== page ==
|Habitat and Ecology:|
In Tasmania, the White-footed Dunnart is widely distributed in most vegetation types including sclerophyll forest, heath and rainforest at altitudes up to 810 m, but is infrequently recorded (Rounsevell et al. 1991; Lunney 2008). In Victoria, it occurs in a range of habitats including coastal tussock grassland and sedgeland, wet heath, and forest or woodland with a dense (>50% cover) heathy understorey or mid-story vegetation (Menkhorst 1995). In New South Wales its habitat includes heathy woodlands and forest, coastal scrub and coastal dune grassland. There it has been recorded in early- to mid-successional vegetation and in post-fire and post-logging coastal forests (Morton et al. 1980; Lunney 2008). In north Queensland, the species has been recorded only occasionally and records are from mature or regenerating notophyll vine forest at altitudes of >750 m.
In the Otway Ranges of southern Victoria, it has been recorded in regrowth 4-16 years post-fire (Wilson and Aberton 2006). In New South Wales a study found that it bred in disturbed habitat but did not persist when the vegetation regrew and became dense (Lunney and Ashby 1987). Another study (Lunney and Leary 1989) found that females occupied small home ranges, and capture sites did not overlap with those of other females. Males did not have exclusive capture sites and the home ranges overlapped. Their movement patterns fell into two groups: explorer males and resident males. The largest movement of an explorer male was 1025 m in 24 hours. It was concluded that suitable habitat, such as recently disturbed forest, may occur naturally only as disjunct and temporary patches, hence the ability to travel long distances enables this species to utilise these suddenly abundant and transient resources and that the pattern of habitat selection identified showed the White-footed Dunnart to be ecologically distinct from the other species of small mammals in the forest and thus in need of special consideration in management programs (Lunney and Leary 1989; Lunney et al. 1989). However, in Victoria, the evidence for a preference for disturbed sites or regenerating vegetation is less clear (Menkhorst 1995).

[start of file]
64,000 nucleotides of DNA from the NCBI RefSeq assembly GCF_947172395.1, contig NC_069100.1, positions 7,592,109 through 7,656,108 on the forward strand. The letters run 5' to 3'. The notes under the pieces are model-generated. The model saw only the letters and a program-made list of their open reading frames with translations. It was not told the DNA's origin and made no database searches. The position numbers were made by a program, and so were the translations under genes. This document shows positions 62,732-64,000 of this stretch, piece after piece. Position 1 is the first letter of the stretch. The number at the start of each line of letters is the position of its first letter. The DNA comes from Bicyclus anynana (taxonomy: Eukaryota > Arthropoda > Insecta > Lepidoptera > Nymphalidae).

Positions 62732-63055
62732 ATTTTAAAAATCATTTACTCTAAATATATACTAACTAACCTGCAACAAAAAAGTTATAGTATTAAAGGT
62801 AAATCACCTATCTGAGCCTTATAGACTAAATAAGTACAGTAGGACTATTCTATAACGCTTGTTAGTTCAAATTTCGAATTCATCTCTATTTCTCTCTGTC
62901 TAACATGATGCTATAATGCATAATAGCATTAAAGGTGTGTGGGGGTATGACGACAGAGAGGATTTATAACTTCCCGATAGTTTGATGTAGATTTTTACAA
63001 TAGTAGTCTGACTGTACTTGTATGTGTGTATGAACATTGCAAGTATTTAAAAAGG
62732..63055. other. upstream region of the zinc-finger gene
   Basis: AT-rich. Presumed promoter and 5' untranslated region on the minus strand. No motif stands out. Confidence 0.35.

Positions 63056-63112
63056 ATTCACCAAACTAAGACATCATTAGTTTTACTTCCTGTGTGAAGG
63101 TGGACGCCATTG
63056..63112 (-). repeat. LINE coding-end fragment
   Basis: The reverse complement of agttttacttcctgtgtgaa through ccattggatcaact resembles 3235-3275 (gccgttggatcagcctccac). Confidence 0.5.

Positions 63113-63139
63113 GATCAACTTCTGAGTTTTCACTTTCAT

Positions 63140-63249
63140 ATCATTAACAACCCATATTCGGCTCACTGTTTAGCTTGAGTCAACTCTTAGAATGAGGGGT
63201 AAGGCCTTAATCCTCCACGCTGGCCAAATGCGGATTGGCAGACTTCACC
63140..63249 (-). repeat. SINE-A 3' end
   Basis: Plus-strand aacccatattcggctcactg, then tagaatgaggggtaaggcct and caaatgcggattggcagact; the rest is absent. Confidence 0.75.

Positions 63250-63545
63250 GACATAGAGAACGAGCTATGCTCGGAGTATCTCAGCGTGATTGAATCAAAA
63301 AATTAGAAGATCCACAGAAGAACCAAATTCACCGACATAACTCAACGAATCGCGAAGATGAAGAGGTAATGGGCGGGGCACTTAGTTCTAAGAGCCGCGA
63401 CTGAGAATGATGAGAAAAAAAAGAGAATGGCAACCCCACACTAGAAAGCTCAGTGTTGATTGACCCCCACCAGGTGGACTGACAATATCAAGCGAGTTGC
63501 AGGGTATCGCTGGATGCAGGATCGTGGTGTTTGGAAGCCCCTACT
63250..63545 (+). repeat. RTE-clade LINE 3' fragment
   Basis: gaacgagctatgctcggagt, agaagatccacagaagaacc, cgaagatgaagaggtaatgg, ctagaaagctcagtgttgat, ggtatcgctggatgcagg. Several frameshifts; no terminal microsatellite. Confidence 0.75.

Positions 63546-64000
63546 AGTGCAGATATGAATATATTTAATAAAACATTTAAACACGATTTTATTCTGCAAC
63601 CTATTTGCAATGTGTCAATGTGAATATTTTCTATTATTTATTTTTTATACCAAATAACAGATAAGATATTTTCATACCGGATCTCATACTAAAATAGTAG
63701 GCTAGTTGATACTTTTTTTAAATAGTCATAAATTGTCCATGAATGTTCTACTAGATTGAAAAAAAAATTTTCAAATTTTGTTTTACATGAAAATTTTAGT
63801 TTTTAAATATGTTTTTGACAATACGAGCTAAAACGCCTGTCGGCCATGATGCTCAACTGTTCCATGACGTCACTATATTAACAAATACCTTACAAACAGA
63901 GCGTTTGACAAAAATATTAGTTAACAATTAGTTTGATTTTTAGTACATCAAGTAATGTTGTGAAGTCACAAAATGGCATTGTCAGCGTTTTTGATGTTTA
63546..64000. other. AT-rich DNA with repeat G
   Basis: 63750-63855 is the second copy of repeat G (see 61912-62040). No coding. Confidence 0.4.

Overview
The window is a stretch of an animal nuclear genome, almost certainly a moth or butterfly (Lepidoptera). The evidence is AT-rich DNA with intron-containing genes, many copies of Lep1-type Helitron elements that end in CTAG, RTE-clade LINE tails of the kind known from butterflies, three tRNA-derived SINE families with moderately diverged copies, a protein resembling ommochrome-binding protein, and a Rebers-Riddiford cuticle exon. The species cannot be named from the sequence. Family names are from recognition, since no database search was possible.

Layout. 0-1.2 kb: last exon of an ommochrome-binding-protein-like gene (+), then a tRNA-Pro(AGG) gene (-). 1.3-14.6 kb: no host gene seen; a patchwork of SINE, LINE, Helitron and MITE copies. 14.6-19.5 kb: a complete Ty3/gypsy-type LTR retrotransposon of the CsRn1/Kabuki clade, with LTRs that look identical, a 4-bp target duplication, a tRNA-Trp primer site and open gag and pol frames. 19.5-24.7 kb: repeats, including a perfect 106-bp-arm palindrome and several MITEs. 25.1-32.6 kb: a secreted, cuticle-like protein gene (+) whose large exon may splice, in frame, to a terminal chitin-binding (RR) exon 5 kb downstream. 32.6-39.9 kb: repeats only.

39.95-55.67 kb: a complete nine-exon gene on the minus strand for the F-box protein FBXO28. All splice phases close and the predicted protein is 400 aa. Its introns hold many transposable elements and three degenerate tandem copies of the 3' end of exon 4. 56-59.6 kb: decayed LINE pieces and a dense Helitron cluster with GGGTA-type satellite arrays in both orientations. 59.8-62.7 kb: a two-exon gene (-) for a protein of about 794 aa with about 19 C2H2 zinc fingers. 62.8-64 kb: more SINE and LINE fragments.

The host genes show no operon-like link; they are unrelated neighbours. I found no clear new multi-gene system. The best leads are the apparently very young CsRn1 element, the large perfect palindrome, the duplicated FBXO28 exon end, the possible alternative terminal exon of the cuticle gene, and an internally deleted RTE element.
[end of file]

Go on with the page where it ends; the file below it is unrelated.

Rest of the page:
White-footed Dunnarts prey on a wide variety of invertebrates of up to 18 mm in length, including skinks of up to 1.5 g. They nest in tree hollows, and under logs and strips of bark (Lunney 2008).
In New South Wales and Victoria, mating occurs in late July and August. Up to 10 young are born, occupying the rudimentary pouch until eight weeks of age when they are left in a nest and suckled for a further month (Lunney 2008). In Tasmania breeding commences in early spring, young being carried in the pouch during September and October (Green 2007). White-footed Dunnart females appear to have only one short breeding season during their lifetime and males apparently do not survive to breed in a second year (Menkhorst 1995). Longevity is up to 2.5 years (Jones et al. 2009), but is probably less on average in the wild. Generation length is here assumed to be one year.